A Monster Calls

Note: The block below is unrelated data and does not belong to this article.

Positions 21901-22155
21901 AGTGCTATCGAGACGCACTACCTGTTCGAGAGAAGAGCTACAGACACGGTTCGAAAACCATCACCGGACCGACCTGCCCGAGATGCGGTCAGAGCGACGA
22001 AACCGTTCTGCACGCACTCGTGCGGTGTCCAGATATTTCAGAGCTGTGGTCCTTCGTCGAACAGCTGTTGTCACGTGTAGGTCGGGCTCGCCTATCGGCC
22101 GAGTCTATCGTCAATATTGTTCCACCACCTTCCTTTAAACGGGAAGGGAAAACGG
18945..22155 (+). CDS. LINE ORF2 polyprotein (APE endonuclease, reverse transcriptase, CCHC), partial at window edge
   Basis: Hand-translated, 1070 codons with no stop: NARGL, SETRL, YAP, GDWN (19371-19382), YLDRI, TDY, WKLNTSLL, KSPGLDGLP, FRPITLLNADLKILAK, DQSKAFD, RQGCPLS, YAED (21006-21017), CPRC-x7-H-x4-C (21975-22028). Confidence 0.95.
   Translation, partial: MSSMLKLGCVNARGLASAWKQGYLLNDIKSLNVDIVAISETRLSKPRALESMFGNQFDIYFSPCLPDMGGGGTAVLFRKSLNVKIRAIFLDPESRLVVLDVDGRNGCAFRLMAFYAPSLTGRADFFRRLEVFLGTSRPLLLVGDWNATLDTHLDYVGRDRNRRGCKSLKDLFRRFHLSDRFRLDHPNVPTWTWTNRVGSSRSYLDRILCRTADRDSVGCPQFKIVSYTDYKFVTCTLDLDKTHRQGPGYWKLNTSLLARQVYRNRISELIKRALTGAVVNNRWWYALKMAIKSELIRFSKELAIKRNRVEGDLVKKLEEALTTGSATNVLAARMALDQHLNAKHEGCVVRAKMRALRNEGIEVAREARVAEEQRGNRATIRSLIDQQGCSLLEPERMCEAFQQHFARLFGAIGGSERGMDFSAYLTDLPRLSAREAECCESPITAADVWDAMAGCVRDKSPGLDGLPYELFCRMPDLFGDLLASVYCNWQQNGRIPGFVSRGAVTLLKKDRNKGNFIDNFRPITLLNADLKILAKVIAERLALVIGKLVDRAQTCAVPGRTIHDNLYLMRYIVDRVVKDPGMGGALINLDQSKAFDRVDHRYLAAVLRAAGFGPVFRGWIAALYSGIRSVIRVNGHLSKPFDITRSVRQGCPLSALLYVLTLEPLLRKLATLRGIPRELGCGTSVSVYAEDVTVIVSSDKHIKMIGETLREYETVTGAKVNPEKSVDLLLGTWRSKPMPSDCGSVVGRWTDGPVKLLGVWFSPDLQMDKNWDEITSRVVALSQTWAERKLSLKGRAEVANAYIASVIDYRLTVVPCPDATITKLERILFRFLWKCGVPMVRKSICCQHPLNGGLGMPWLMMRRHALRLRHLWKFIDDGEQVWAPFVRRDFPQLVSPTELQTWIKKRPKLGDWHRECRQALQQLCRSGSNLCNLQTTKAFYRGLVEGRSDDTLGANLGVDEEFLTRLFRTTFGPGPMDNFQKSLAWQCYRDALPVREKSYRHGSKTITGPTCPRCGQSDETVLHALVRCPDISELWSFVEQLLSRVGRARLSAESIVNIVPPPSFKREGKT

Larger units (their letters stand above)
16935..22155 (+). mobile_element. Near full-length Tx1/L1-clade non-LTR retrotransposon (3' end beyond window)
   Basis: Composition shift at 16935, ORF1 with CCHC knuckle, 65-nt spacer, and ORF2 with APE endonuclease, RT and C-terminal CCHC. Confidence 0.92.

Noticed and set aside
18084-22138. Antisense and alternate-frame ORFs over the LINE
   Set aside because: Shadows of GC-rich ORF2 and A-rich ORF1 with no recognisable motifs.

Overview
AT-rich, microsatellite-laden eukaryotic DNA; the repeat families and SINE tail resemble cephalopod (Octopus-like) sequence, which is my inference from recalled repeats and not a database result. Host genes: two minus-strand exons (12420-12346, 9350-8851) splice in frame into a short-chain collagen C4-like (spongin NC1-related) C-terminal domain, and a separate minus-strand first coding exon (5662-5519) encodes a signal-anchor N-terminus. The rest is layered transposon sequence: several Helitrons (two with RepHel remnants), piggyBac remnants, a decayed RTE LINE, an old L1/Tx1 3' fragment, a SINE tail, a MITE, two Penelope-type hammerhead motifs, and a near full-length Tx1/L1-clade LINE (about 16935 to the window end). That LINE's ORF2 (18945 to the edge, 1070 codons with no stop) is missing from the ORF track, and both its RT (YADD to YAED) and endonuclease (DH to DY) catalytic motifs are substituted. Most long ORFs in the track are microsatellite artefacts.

A Monster Calls go inside Book You can also find this review on my blog Cait s Corner First things first This almost never happens but I have to admit that I cried at the end of this book I clutch